When it comes to abundant marine life, the equator boasts of some of the most diverse. The water provides the perfect environment for the different species that roam the ocean floor. However, changes have been observed in the last few years.
There’s no doubt that the waters found around the equator are the most biodiverse. The tropical area makes it easy for a variety of marine life to thrive. Divers come across rare sea turtles, whale sharks, manta rays, and other species simply by submerging themselves in the water.
However, the past years have seen a rise in temperatures. The temperate areas are no longer reliable, and as a result, there’s been a mass exodus for marine species. They have fled their homes in search of better environments. While this may seem like nature’s normal routine, this is the first time it has happened in the equator. This proves that big changes are coming, and what the implications are, scientists can only assume.
Ecologists have always taken pride in the thriving biodiversity of the equatorial area. The species found in the area have made the waters their home in the past few centuries. However, a new study by Australian researchers that was published in The Conversation shows that global warming has had a serious impact. The rising temperatures have hit the equator, and it has hit hard. Because certain species haven’t been built to cope with it, they have fled their homes and this has led to a potential unprecedented mass extinction.
Researchers and experts have noticed the recent trend that has been quite concerning. In fact, the experts from the Universities of Auckland, Queensland, and the Sunshine Coast discovered and observed that as waters surrounding the equator continue to heat up, the ecosystem is in havoc. The animals’ lives are being disrupted because they have been forced to flee toward the cooler areas in the South and North poles.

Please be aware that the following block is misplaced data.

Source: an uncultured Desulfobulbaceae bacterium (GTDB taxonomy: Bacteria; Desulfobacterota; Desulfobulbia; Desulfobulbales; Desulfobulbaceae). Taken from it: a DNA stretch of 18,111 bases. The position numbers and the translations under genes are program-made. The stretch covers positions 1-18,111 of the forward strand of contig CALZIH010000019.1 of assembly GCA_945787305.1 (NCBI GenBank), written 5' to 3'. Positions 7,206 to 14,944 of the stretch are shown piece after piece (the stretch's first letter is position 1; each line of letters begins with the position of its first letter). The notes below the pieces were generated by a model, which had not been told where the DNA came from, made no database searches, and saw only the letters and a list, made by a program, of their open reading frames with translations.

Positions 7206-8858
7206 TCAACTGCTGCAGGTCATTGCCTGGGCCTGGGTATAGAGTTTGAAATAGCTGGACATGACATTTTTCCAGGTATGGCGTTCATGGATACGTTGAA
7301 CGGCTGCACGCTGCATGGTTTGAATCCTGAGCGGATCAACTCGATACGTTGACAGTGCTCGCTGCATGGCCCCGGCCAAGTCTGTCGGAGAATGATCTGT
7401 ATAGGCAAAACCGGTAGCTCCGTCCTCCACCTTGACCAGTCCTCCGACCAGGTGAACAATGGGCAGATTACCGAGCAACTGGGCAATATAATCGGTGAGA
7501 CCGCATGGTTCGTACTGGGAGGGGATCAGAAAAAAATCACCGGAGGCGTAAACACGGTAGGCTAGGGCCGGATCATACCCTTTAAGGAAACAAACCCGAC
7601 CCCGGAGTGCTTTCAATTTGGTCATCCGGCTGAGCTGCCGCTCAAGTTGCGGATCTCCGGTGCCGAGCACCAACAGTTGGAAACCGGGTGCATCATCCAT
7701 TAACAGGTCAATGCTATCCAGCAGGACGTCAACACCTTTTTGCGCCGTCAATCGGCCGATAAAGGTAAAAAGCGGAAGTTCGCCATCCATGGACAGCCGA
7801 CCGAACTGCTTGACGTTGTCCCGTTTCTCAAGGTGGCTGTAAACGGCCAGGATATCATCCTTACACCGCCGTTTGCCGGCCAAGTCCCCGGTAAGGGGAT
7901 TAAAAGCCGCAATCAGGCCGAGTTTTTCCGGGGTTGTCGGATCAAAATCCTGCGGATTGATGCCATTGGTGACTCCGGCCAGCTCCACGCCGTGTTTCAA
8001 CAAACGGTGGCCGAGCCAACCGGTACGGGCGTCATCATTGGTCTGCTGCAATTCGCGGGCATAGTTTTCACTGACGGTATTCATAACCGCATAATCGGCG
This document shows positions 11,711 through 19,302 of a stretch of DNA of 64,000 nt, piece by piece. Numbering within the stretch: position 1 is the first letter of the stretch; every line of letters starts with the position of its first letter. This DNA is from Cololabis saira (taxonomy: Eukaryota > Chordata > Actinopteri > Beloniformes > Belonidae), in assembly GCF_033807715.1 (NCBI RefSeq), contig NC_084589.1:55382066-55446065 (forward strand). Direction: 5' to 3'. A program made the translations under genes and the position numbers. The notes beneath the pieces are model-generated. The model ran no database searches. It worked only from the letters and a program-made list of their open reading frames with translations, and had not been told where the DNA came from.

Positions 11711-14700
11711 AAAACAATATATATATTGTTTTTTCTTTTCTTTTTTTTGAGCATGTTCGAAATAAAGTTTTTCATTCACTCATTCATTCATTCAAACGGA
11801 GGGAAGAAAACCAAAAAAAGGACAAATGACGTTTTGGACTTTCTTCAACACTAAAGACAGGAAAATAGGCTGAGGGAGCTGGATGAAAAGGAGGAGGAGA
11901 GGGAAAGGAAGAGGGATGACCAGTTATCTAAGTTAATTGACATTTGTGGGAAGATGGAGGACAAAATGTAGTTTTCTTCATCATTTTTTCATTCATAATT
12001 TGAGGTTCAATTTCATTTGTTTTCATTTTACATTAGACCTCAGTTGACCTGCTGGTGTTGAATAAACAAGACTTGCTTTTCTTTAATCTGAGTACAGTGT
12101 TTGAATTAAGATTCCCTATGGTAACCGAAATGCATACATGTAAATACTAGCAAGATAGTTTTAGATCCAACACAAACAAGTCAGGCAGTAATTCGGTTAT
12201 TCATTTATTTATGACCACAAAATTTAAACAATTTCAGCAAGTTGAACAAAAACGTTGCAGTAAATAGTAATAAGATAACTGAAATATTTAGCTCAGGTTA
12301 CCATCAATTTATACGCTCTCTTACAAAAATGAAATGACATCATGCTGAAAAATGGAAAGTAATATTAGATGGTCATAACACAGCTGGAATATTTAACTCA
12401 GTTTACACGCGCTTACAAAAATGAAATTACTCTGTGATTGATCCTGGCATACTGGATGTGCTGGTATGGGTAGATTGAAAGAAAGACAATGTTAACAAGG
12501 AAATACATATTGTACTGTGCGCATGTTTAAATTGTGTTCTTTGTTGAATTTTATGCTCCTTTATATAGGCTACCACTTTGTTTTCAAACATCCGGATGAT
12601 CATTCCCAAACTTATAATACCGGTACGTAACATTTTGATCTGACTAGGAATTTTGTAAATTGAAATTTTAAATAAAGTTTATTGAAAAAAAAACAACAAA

Big changes are looming in the horizon and these changes in marine ecosystems can and will have a big and unfortunate impact not only on ocean life but also in human livelihoods. These ocean creatures will become the invasive species in their new homes, and the lives that have depended on their ecosystems will suffer greatly for it.
The researchers claimed,“When the same thing happened 252 million years ago, 90 percent of all marine species died.” To see the overall impact on marine life, the researchers kept tabs on the distribution of about 49,000 different species. They wanted to see what their trajectory was. They say that the global distribution of ocean life oftentimes is likened to a bell curve. The far fewer species are found near the poles and an increase as the area draws nearer the equator.
Unfortunately, there are already big changes in the curve as observed in the motion of the creatures. They have fled further up north or down south, according to a study that was published in the journal PNAS.
These changes herald major changes, which may be detrimental to the environment. The global ecosystem is an important part of the jigsaw puzzle, and as these creatures in the marine ecosystem scramble, there will be competition. They will have to fight for food, space, and resources. This is survival of the fittest and the weaker ones will die off and eventually become extinct as a result.
The research that was conducted highlights the need for human societies to control rampant climate change before it becomes too late. We are all intertwined. Hence, the biodiversity and ecological health of the planet shouldn’t be pushed past where changes made may be too late.
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